Chapter 10 – Good Will
You have often heard at holy Mass the words “Gloria in excelsis” as they were sung by the angels at the birth of Our Lord: Glory to God on high, and peace to men of good will! Peace must then be the summing up of all good, and especially of all good made available to the soul of man by the birth of Jesus. And to whom is this precious gift promised? To men of good will; no others can have part in it, but no one whosoever gives proof of good will is excluded. What a precious thing therefore good will is. But are they very numerous of whom it may be said that they have good will? We can be very easily deceived in this respect. Good will consists in having good and steadfast intentions.
Good intentions, that is, we must seek the good and intend to do it, first and last. A child with a good will is one who sincerely strives to do what is right. When a lesson is to be studied, an exercise to be written, he does the work cheerfully. He does not hurry just to get through with his task, he is not satisfied with knowing his lesson only nearly, he wants to do what is right in the right way.
The child with a good will sets himself to work on the task imposed, he wants to do it as well as he possibly can. He may not always succeed, but at least you can perceive that an effort has been made. We find evidences of this good will in him also when such serious obligations confront him, as prayer, the practice of Christian virtues, the correction of faults, and preparation for first Holy Communion; through all this the child of good will remains faithful to himself, he sincerely desires to do his duty, his intentions are good. And while sincere his good will is also steadfast, not fitful and changeable, there is no mistaking of good desires, good notions, for good will. Good desires and good notions are all very well in themselves, but they are not real good will. In order to acquire good will we must in the first place have the resolution, we must will, and will seriously and firmly.
You can not say that they have a good will, for instance, of children who content themselves with not resisting good influences, who let themselves willingly be induced by a favorable example to do good, but who, if left to themselves, or exposed to evil influences, either remain idle or even take the evil path. There is not good will in such a child, it is rather no will at all; just foolish imitation such as a parrot would be capable of. Alas, what a large number of children imagine that they are possessed of good will just because they are held to do good, because it is made easy for them to do good, so that they feel a real intention to be good. It does not take a great deal to shake good intentions which are not backed by a firm good will.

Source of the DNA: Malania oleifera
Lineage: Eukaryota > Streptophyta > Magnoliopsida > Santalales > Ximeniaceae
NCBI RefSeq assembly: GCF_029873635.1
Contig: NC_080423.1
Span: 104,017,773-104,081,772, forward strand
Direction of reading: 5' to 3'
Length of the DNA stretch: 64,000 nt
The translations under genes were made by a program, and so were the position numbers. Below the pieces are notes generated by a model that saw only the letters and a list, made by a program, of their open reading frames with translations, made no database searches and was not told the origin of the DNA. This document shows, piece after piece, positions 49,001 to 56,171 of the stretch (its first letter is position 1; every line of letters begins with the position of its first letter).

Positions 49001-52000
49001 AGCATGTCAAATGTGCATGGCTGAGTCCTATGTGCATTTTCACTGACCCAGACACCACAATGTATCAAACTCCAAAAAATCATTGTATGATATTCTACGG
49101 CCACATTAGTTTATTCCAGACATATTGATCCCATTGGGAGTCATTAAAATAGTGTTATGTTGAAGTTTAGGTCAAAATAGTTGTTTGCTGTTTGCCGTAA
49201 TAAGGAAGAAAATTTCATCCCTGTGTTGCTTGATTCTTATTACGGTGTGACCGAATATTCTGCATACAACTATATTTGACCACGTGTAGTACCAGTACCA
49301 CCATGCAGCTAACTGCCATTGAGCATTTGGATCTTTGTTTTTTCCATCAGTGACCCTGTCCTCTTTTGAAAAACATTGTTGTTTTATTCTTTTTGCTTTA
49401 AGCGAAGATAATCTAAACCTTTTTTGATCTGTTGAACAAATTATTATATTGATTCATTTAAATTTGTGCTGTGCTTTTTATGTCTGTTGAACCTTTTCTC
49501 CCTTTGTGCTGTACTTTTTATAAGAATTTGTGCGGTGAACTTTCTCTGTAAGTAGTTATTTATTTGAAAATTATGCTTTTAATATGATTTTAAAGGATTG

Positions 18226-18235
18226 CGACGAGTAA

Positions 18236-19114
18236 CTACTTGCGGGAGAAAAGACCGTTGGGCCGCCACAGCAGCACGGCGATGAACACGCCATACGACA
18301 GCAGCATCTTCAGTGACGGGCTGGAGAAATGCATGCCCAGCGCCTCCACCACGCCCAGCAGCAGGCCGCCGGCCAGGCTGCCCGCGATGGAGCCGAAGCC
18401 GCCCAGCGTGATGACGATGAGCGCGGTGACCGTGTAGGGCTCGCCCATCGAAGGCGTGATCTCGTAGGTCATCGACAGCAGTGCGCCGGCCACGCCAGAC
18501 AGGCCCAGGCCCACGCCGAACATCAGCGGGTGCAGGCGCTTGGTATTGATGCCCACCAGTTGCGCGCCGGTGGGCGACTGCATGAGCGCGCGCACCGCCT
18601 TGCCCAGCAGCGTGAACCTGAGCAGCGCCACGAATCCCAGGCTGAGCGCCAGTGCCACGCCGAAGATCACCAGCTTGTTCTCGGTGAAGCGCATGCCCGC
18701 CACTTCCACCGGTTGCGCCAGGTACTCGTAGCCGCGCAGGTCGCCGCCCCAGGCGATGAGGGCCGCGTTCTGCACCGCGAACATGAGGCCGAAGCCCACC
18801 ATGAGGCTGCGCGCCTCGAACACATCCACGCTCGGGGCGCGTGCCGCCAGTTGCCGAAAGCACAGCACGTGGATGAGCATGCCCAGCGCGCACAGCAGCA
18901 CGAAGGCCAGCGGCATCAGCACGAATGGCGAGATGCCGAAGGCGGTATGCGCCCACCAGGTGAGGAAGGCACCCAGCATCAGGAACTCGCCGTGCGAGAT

Every excess is of evil and while you must have a good will it must not allowed to become obstinacy. To forget all prudence and common sense in the desire to do good is not a mark of proper good will. Obstinate persons often have the best of intentions, they may sincerely wish to do right, but they want it done in their own way, according to their own humor, they will insist that their way is best. Say what you will to them, show how it would be better to act otherwise, you will gain nothing, they are obstinate, and will not change their opinion even though injury may follow.
Good will is tractable, it submits to reason. He of good will seeks the good so sincerely that he yields his personal views if he is shown the means to attain its end with certainty. Good intentions at all times firm and resolute, but without obstinacy, such are meant by good will.
Endeavor, my dear children, to be possessed of this ideal good will, and then surely the promises made to those of good will, will be fulfilled in you. We have examples of men of good will who did great things by applying themselves to do their task thoroughly and faithfully, even where more clever or intelligent than they had failed. But above all, in the sight of our Master and Sovereign Judge, the eternal God, we may say that it is only good will that really counts. He will reward us, not according to the number and importance of good works done, but for the amount of good will that we have shown in performing them. We read in the Gospel how the servant to whom the Master gave five talents, brought back five others, another one to whom were given two, brought back two, yet not withstanding this difference in the importance of their task, they both received the same reward, because both had given evidence of the same good will.
Strive, therefore, to be children of good will, to be good and faithful servants, and, as Our Saviour has promised, even if your good will has no other object than little things, they will help you to accomplish greater ones, and with good will the servants of this earth will become kings in the glorious realm of peace, with which God will reward those of good will.